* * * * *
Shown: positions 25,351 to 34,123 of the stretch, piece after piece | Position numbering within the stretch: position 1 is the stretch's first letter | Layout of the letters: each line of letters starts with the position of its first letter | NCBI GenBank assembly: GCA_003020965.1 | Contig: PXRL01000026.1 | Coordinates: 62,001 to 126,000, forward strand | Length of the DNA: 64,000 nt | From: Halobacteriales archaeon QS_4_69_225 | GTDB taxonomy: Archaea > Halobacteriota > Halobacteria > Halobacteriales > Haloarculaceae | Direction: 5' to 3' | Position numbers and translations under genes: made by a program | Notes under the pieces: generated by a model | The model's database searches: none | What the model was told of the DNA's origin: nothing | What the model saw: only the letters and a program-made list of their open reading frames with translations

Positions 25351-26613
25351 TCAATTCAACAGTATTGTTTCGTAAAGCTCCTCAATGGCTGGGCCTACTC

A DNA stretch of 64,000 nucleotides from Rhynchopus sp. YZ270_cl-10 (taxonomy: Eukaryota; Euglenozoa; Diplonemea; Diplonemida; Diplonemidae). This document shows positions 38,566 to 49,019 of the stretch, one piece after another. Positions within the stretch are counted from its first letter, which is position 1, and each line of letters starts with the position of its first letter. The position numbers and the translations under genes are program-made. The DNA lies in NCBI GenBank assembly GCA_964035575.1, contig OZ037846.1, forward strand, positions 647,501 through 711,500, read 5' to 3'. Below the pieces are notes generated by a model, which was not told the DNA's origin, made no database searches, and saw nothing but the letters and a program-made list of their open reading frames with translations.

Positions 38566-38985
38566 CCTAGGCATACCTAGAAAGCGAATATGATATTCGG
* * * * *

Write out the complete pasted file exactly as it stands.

Shown: positions 25,351 to 34,123 of the stretch, piece after piece | Position numbering within the stretch: position 1 is the stretch's first letter | Layout of the letters: each line of letters starts with the position of its first letter | NCBI GenBank assembly: GCA_003020965.1 | Contig: PXRL01000026.1 | Coordinates: 62,001 to 126,000, forward strand | Length of the DNA: 64,000 nt | From: Halobacteriales archaeon QS_4_69_225 | GTDB taxonomy: Archaea > Halobacteriota > Halobacteria > Halobacteriales > Haloarculaceae | Direction: 5' to 3' | Position numbers and translations under genes: made by a program | Notes under the pieces: generated by a model | The model's database searches: none | What the model was told of the DNA's origin: nothing | What the model saw: only the letters and a program-made list of their open reading frames with translations

Positions 25351-26613
25351 TCAATTCAACAGTATTGTTTCGTAAAGCTCCTCAATGGCTGGGCCTACTC

A DNA stretch of 64,000 nucleotides from Rhynchopus sp. YZ270_cl-10 (taxonomy: Eukaryota; Euglenozoa; Diplonemea; Diplonemida; Diplonemidae). This document shows positions 38,566 to 49,019 of the stretch, one piece after another. Positions within the stretch are counted from its first letter, which is position 1, and each line of letters starts with the position of its first letter. The position numbers and the translations under genes are program-made. The DNA lies in NCBI GenBank assembly GCA_964035575.1, contig OZ037846.1, forward strand, positions 647,501 through 711,500, read 5' to 3'. Below the pieces are notes generated by a model, which was not told the DNA's origin, made no database searches, and saw nothing but the letters and a program-made list of their open reading frames with translations.

Positions 38566-38985
38566 CCTAGGCATACCTAGAAAGCGAATATGATATTCGG